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Saturday, June 16, 2012

Condemn the Sin, Forgive the Sinner

I have no interest in condemning people. However, I cannot be so compassionate that I fail to stand for what is right. Standing for what is right means declaring some actions are wrong. Thus, I would loathe to be on a jury that condemned someone for a heinous crime but I would be under obligation to do so. I must have compassion in the middle of recognizing the crime as wrong and being a part of justice.

Jesus has a woman brought to Him on a holy day. It was the seventh day of the Feast of Booths. It was a day of rest. This woman had been caught in the act of adultery. Her accusers said that she was worthy of stoning as given by the Law of Moses. They wanted to know what Jesus would do. (The first WWJD?)

The acts of these men were obviously a test for Jesus. He had, no doubt, been preaching compassion, forgiveness and love for others. It was highly popular given that the preaching of scribes and Pharisees who thought that the only justice was hard and unforgiving. Adultery was something that everyone detested. Jesus would be hard pressed to deny the Law of Moses.

Yet, the sentence for this transgression was almost never enacted. It required that both guilty man and woman be stoned. The law required that a careful trial must be held in which both parties are allowed to confess their sin. These men have not followed the law themselves as they bring this woman to Jesus.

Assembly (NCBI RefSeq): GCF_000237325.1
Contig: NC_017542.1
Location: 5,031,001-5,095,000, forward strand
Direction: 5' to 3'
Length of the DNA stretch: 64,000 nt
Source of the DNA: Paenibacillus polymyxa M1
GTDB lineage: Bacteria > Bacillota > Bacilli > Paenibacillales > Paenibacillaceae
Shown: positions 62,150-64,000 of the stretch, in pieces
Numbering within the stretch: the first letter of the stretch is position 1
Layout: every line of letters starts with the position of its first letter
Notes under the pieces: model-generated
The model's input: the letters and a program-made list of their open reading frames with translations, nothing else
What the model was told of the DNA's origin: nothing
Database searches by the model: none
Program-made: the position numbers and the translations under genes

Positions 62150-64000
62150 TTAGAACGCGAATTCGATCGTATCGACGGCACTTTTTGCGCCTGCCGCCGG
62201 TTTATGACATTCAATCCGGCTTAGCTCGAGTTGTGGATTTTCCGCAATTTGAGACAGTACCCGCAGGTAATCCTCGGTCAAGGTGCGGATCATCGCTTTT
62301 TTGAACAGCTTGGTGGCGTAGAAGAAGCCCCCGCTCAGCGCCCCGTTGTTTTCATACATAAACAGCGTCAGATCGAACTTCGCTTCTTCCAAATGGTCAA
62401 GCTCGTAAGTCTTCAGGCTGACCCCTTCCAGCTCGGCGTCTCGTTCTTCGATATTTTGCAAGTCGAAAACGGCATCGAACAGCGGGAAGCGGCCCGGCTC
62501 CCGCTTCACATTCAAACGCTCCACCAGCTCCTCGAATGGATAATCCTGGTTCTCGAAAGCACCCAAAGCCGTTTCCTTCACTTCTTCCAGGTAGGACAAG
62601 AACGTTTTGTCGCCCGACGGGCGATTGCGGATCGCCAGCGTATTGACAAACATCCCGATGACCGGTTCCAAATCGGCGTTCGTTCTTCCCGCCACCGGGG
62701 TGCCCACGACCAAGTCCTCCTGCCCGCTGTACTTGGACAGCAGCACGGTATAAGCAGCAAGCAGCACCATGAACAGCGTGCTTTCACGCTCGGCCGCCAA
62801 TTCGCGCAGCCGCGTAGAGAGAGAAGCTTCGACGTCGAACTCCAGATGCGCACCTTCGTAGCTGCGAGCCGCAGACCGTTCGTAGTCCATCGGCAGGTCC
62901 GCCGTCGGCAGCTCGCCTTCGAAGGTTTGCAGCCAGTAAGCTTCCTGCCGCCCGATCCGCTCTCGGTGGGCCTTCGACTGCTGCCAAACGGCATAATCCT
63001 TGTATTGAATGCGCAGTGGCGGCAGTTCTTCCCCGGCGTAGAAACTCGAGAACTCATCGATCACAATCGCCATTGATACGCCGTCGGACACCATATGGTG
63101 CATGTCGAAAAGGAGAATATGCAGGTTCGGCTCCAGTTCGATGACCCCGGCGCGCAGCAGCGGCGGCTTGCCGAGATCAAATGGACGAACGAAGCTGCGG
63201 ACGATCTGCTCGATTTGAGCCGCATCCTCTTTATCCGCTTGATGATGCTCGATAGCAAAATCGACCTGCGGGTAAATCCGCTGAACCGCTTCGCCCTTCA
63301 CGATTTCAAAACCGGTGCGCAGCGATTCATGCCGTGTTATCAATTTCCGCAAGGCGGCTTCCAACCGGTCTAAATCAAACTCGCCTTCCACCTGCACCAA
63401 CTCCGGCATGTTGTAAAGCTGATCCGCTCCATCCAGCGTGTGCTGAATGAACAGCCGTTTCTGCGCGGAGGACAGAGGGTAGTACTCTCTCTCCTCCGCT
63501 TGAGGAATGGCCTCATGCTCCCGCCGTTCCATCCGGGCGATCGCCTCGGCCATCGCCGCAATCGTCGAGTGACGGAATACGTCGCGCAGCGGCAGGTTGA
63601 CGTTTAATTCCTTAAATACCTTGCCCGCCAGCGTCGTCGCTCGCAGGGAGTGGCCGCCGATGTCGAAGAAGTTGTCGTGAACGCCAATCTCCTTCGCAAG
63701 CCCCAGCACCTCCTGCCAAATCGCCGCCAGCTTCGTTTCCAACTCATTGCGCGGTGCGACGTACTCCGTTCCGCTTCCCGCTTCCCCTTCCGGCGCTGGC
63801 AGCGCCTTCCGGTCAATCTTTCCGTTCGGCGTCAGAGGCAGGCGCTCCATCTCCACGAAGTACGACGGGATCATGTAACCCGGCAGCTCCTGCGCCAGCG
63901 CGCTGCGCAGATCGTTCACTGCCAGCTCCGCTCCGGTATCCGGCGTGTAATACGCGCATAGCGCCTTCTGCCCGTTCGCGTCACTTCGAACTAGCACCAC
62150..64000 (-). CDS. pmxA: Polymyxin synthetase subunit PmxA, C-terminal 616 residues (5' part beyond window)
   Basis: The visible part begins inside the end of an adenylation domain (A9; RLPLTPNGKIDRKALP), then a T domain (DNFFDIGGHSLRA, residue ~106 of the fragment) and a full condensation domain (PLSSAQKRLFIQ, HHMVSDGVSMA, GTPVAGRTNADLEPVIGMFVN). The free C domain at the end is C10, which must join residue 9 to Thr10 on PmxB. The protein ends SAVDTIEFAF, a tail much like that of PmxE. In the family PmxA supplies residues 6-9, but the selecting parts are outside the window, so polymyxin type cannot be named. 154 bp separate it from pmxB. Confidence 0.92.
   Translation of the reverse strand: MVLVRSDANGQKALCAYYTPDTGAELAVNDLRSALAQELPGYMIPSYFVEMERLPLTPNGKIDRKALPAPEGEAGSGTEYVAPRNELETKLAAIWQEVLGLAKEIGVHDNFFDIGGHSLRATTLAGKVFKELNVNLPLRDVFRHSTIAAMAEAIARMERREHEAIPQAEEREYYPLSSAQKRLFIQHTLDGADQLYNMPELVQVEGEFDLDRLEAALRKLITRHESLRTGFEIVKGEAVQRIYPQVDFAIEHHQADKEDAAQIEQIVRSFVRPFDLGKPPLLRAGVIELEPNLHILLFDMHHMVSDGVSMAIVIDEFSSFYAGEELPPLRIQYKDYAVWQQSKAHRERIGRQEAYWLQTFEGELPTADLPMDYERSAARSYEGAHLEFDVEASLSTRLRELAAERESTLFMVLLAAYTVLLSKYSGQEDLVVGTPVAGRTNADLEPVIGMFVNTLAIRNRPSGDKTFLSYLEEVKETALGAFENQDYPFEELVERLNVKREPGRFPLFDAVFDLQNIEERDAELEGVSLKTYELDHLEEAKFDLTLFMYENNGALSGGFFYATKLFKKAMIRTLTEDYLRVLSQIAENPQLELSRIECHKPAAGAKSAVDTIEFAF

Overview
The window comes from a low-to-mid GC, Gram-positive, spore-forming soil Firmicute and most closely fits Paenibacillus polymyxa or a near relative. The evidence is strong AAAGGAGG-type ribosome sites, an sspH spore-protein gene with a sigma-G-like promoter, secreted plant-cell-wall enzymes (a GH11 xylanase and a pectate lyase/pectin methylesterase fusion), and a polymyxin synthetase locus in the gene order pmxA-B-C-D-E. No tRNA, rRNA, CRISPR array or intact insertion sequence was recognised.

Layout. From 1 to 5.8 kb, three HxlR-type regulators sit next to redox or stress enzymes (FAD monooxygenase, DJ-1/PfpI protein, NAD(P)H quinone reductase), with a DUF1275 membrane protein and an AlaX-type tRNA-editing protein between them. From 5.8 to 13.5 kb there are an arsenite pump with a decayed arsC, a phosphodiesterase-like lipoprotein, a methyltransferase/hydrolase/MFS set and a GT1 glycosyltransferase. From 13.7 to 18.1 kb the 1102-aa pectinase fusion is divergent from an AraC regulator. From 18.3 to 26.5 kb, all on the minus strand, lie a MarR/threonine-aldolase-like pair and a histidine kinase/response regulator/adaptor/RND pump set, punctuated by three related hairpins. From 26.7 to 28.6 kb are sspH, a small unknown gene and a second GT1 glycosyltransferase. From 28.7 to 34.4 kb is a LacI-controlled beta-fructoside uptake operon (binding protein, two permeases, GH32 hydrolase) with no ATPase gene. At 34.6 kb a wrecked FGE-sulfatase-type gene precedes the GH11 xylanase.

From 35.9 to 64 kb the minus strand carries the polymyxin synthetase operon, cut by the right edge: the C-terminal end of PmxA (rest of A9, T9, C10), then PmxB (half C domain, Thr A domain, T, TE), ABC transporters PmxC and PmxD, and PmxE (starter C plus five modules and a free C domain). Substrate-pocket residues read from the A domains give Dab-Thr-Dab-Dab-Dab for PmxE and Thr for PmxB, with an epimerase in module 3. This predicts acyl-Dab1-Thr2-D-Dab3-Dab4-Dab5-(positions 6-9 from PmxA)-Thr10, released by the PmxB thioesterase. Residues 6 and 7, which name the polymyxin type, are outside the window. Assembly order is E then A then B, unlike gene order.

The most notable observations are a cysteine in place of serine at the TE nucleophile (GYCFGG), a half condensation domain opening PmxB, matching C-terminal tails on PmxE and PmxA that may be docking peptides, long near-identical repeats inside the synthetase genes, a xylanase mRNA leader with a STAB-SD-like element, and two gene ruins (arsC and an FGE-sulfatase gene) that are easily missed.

The teaching of that day was that guilt would also be applied to those who knew of a sin but did nothing to correct it. In other words, these men must have known this sin was to be committed if they caught the couple "in the very act." Thus, at least some of these men would be as guilty as she and the unknown partner in this sin.

Also, the definition of adultery at that time was contingent on her relation to another man rather than upon the man who committed the adultery with her. She was either engaged or married. It would not have been considered adultery if she had been a single woman no matter what the condition of her partner.

The scribes and the Pharisees would have known this law. They, supposedly, kept the law meticulously. Yet, their desire to test Jesus brings them to their own condemnation.

Jesus ignores these men and writes on the ground. This was a holy day. The law was clear that even two letters could not be written except in the dust on a holy day. Jesus clearly knew the law.

There has been a great deal of speculation as to what Jesus wrote on the ground. I would like to offer a suggestion.

Jeremiah 17:13 (ESV)
13 O LORD, the hope of Israel, all who forsake you shall be put to shame; those who turn away from you shall be written in the earth, for they have forsaken the LORD, the fountain of living water.